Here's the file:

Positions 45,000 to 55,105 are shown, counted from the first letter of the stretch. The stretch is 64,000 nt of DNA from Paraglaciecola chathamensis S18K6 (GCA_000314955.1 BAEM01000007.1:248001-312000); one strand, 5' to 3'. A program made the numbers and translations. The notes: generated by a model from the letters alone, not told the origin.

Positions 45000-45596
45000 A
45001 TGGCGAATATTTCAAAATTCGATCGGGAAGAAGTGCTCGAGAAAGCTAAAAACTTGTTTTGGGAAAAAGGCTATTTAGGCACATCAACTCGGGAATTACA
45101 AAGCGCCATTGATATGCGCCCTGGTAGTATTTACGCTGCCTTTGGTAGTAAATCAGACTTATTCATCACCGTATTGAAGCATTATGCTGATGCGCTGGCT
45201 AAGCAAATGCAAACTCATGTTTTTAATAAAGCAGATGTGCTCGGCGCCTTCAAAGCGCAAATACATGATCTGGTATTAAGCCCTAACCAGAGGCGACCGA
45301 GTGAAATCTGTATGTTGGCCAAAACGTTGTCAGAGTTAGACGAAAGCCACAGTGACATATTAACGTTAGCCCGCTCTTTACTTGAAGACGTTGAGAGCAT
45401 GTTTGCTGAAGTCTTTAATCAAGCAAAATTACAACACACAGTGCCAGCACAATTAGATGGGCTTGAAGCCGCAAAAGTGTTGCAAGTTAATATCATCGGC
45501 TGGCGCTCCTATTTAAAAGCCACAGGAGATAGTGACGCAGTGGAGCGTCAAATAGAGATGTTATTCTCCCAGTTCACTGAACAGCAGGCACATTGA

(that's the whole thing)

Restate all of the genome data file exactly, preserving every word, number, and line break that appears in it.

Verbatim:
Positions 45,000 to 55,105 are shown, counted from the first letter of the stretch. The stretch is 64,000 nt of DNA from Paraglaciecola chathamensis S18K6 (GCA_000314955.1 BAEM01000007.1:248001-312000); one strand, 5' to 3'. A program made the numbers and translations. The notes: generated by a model from the letters alone, not told the origin.

Positions 45000-45596
45000 A
45001 TGGCGAATATTTCAAAATTCGATCGGGAAGAAGTGCTCGAGAAAGCTAAAAACTTGTTTTGGGAAAAAGGCTATTTAGGCACATCAACTCGGGAATTACA
45101 AAGCGCCATTGATATGCGCCCTGGTAGTATTTACGCTGCCTTTGGTAGTAAATCAGACTTATTCATCACCGTATTGAAGCATTATGCTGATGCGCTGGCT
45201 AAGCAAATGCAAACTCATGTTTTTAATAAAGCAGATGTGCTCGGCGCCTTCAAAGCGCAAATACATGATCTGGTATTAAGCCCTAACCAGAGGCGACCGA
45301 GTGAAATCTGTATGTTGGCCAAAACGTTGTCAGAGTTAGACGAAAGCCACAGTGACATATTAACGTTAGCCCGCTCTTTACTTGAAGACGTTGAGAGCAT
45401 GTTTGCTGAAGTCTTTAATCAAGCAAAATTACAACACACAGTGCCAGCACAATTAGATGGGCTTGAAGCCGCAAAAGTGTTGCAAGTTAATATCATCGGC
45501 TGGCGCTCCTATTTAAAAGCCACAGGAGATAGTGACGCAGTGGAGCGTCAAATAGAGATGTTATTCTCCCAGTTCACTGAACAGCAGGCACATTGA